replacing front shocks

Discussion in 'E9 General Discussion' started by bimoverde, Jan 9, 2019.

  1. bimoverde

    bimoverde Member

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    Just bought a set of bilstein and i will attempt to replace the front shocks(i do have a hoist).. can some share with me the best way to do this.. i did not find much infos online..
     
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  2. deQuincey

    deQuincey Well-Known Member

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    try harder ?
    i do have a complete write up with pics
    try to find that one
     
    Last edited: Jan 10, 2019
  3. m_thompson

    m_thompson Active Member

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    I have a new, well they were new when I bought them 30 years ago, set of Boge struts that I need to install in my CS. I have been putting this project off for a very long time.
     
  4. bavbob

    bavbob Well-Known Member Site Donor

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    Abridged without images
    1) Tire off, caliper off (just off, no need to disconnect, rest on or suspend from something other than strut tower)
    2) Cut the wire stringing the 3 specialized bolts on bottom of housing (cannot see unless car on lift or you on your back), remove these, think 17mm ( may need to turn steering to get access to all of them). This will separate strut housing from control arm /tie rod. You may have to give the housing a wack or turn the steering wheel a bit.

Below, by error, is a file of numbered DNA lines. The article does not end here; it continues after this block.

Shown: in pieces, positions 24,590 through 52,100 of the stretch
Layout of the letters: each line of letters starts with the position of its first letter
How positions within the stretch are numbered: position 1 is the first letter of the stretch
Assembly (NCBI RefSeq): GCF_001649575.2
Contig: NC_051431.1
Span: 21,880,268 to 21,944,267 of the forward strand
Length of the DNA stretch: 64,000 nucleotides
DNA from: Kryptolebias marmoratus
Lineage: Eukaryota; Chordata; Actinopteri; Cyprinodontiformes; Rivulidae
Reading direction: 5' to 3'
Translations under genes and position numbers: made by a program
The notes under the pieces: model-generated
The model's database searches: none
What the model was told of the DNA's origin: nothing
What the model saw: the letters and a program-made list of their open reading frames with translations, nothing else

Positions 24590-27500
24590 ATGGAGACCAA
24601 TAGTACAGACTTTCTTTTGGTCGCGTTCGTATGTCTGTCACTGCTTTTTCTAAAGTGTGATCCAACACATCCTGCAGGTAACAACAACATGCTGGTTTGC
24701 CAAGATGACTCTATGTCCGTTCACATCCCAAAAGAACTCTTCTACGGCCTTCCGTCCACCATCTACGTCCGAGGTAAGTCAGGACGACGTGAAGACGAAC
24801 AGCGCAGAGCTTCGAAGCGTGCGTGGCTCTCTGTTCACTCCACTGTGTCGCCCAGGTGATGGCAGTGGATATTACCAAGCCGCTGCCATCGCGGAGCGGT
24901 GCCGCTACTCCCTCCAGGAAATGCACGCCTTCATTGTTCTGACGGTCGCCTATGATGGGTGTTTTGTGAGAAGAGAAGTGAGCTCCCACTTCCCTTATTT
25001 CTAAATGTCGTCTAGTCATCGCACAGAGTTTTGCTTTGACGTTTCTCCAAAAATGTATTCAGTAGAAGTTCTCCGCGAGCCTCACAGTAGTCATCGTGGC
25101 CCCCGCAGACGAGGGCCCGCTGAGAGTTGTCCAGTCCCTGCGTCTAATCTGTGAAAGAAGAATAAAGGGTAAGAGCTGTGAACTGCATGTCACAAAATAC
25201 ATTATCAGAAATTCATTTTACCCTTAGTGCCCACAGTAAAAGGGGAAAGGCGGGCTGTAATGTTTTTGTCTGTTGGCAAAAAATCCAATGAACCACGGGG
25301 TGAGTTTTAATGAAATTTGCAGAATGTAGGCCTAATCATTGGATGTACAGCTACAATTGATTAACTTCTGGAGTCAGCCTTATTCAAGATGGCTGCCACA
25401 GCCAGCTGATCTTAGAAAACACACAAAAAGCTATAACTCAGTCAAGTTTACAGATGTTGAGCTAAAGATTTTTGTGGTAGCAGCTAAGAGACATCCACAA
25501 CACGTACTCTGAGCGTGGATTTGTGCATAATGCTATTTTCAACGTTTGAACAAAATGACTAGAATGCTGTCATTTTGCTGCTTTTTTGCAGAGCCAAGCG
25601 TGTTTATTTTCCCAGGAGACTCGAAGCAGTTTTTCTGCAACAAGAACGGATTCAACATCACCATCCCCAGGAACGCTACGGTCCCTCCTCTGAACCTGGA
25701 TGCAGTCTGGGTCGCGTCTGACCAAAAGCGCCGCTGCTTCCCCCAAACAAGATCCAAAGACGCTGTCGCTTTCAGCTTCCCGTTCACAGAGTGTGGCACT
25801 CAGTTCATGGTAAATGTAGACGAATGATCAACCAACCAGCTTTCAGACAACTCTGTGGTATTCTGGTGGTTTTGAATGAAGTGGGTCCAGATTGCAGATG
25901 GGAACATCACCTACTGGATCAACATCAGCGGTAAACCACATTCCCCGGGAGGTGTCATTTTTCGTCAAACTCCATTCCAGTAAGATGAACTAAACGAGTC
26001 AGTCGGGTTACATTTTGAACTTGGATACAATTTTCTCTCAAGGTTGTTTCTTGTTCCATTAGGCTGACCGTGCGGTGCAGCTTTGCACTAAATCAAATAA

3) Undo nuts holding strut housing under the hood. As you do this, someeone should support the housing, after all are out, you can drop the entire housing with spring and remove it. Now you go spring compressor etc on the benchtop. Keep track of order of parts as you remove the spring and strut housing bearing.
    4) I loosing the large nut holding the strut in the strut tube before I start anything. A discussion here a while back on it but I use a pipe wrench that fits between the spring coils. Just loosen. When on the bench, and spring etc are off, then unscrew and remove old strut.
    5) I grease the new strut body a bit either lithium or a bit of anti seize. Others may not do this but it helps years later to get the thing out if changing again.

    Strut housing bearing..well they are like 250 bucks each, so clean, grease etc and reuse unless totally shot.
    Order up some spring cushions from the dealer, cheap. You will want to change these.

    NB: Here in New England, the strut housing drain holes that are part of the spring support flange, get filled with sand and water sits in this trough and causes rusts. While you have them in view, clean them out.
     
  5. Markos

    Markos Well-Known Procrastinator Staff Member Site Donor $$

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    You don’t need to remove the bottom three safety wired bolts. You can undo the top three fender bolts, drop the control arm, and swing the strut away from the fender.

    If accessible, attempt to crack the strut retaining ring free before unbolting anything. Being mounted to the car, you will have much more leverage on the retaining ring. I’ve never done it that way, so the spring may be in the way.

    I posted this video last week that shows how to use an impact gun and a spring compressor to remove the spring. The next step is to remove the retaining ring. I didn’t do this in my video because the ring is not OEM and will require some type of heavy duty pin wrench. I haven’t sourced a tool yet so I am